I am not an angry person by nature, and I don’t remember having a problem with anger until I entered the ordination system, which I found to be hostile, sexist, and ageist.  Reading about how conservative, older white men continue to control The United Methodist Church makes my blood boil, as these are the same sort of people who made the process of ordination so unpleasant for me. They want to keep the power they always have enjoyed, and they use the Bible to beat up on others.    

         But what I read about General Conference went way beyond that. I read (from a variety of sources) about how some delegates – some clergy! – used racial slurs, homophobic slurs, were rude to wait staff, were rude to those who disagreed with them, refused to discuss issues, cheated on the voting, and even bribed delegates! There ought to be some way of holding these people accountable by sending them home and banning them from General Conference for life.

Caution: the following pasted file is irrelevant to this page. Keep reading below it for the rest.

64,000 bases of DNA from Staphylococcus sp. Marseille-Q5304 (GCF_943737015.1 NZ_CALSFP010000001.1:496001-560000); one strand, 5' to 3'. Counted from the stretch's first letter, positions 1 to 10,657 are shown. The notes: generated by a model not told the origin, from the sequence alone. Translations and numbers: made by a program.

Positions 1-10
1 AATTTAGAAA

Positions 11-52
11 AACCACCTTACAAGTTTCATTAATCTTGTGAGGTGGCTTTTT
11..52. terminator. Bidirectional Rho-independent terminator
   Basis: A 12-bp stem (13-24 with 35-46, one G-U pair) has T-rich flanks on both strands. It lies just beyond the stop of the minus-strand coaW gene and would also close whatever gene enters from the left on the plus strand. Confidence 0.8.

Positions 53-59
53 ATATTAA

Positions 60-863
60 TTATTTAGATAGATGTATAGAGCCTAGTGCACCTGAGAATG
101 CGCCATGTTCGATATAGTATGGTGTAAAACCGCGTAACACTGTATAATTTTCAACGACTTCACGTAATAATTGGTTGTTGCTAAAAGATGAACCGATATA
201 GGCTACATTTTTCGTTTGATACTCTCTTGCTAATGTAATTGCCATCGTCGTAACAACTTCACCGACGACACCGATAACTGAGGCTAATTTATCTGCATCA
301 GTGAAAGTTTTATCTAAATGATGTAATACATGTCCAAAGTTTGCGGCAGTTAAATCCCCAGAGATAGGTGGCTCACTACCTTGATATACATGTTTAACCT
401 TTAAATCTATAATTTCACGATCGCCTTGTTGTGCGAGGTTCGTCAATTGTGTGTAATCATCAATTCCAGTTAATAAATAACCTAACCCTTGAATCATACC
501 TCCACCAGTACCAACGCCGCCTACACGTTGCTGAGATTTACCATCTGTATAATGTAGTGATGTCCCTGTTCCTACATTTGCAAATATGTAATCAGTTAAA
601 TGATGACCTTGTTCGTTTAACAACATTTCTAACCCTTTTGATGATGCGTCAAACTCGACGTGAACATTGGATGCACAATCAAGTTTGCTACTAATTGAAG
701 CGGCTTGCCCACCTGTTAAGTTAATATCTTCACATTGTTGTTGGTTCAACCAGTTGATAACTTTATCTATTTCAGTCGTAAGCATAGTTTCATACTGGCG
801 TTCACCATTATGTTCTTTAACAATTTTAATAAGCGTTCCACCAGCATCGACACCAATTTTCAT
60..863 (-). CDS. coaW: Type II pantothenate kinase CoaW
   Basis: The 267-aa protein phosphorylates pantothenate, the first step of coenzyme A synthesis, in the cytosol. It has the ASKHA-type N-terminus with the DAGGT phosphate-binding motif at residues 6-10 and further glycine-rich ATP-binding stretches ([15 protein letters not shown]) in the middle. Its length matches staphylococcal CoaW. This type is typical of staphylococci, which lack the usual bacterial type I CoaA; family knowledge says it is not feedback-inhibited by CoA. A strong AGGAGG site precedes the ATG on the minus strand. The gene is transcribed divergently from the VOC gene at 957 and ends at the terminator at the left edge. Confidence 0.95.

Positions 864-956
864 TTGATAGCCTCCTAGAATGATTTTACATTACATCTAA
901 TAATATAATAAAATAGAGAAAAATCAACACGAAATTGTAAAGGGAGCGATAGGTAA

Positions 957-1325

There was a lot of talk of schism and separation by both the conservative and progressive camps. There was outright dirty politicking and disruptions. Neither side seems to realize that a lot (most?) United Methodists don’t want division, and we don’t support either extreme.  We need help thinking theologically and lovingly about hot-button issues.  We want prayerfulness, gentleness, and humility from all the delegates. We want our delegates to be asking: What would Jesus want us to do?

         I have a bouquet of peonies for General Conference, and we’ve been having a thunderstorm.